Coming back to the WASDE, the USDA pegged U.S. corn yields in their October report at 171.8 bushels per acre. Ahead of this week’s report for November, traders were expecting to see an average U.S. yield of 172.4 bushels per acre. Instead, the USDA blew all expectations out of the water with a new record yield of 175.4 bushels per acre. The previous record was set last year with a yield of 174.6 bushels per acre.
What’s interesting is the last corn rating of the year pegged this year’s crop at 66% good-to-excellent (G/E), 23% fair, and 11% poor-to-very poor (P/VP). The last corn rating of 2016 pegged the corn crop at 74% G/E, 19% fair, and 7% P/VP. Clearly, the fringe producing states are no longer bringing down averages.
While the record corn yield is clearly bearish, corn prices dropped less than 7 cents on the day. Most people, including yours truly, were expecting more of a drop. Why didn’t it happen? Managed money is already extremely bearish on the market with nearly 200,000 short positions. With such little volume in the trade, perhaps no one is willing catch that knife.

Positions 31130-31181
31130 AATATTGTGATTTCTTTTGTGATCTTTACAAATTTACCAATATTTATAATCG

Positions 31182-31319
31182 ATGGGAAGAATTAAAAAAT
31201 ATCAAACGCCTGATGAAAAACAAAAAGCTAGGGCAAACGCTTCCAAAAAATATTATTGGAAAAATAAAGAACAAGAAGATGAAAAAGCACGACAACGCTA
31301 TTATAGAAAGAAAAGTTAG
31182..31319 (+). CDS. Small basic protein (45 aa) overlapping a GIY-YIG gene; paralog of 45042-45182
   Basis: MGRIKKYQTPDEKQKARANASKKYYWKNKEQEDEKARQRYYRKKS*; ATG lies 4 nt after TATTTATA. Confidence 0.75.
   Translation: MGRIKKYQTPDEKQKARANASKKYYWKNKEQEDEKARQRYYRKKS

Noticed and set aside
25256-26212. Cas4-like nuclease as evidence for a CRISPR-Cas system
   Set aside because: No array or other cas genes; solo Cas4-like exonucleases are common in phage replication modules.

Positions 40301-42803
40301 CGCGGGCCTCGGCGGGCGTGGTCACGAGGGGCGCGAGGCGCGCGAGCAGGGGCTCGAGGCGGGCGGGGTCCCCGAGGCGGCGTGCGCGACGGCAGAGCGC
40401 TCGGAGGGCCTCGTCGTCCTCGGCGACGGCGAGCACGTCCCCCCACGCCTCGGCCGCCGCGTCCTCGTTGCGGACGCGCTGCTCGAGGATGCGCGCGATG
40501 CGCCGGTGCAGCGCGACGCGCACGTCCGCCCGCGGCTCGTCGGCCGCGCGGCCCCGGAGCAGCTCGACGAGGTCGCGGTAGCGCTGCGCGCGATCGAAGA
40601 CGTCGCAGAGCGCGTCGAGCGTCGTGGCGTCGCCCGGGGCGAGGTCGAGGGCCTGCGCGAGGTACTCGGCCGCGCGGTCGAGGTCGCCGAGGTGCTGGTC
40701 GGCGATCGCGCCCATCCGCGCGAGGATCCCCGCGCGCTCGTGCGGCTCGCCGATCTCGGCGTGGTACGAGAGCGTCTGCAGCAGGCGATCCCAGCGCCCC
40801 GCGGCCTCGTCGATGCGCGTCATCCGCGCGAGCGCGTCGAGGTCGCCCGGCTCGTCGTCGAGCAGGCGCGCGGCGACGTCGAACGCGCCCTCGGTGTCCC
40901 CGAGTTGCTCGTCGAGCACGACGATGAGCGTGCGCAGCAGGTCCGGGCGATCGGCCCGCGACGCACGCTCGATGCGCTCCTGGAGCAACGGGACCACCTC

Globally, we saw the USDA bump ending stocks as well, increasing them by almost 2 million tonnes to nearly 98 million tonnes. This is up more than 3% year-over-year. Brazil’s soybean production and exports number was increased by 1 million tonnes each for 2017/18 to now sit at 108 million and 65 million tonnes respectively. On the flip-side, the USDA increased Chinese imports by 2 million tonnes to 97 million tonnes. While that’s certainly a positive, we continue to think that there’s other bullish things about soybeans.
This week, we also got the heads-up from India that they’re going to start taxing the importation of peas by 50% and wheat by 20%. This is bad news for Canada considering India is the number one destination for pea exports — by a long shot. Last year, In the 2016/17 crop marketing year, Canada export 2.02 million tonnes of peas to India. The next closest was China at 755,000.
From a different perspective, Canada produced a little more than 4.8 million tonnes of peas in 2016/17. Canada also exported nearly 3.35 million tonnes of peas (to all destinations) in 2016/17. Thus, India got 60% of all Canadian pea exports or. Or, India received 42% of all Canadian peas produced in 2016/17.
Maybe last year as an anomaly? Average total Canadian peas exports in the five years preceding last year’s record campaign barely averaged 2 million tonnes. Further, India usually only accounts for about 50% of all Canadian pea exports. Thus, while the Indian peas import tax is certainly bad news, perhaps the exportation of Canadian peas is going to return to more normalized levels. Case in point: to date, only about 850,000 MT of peas have been shipped out. Last year at this time, almost 1.5 million tonnes of peas had sailed out of Canada.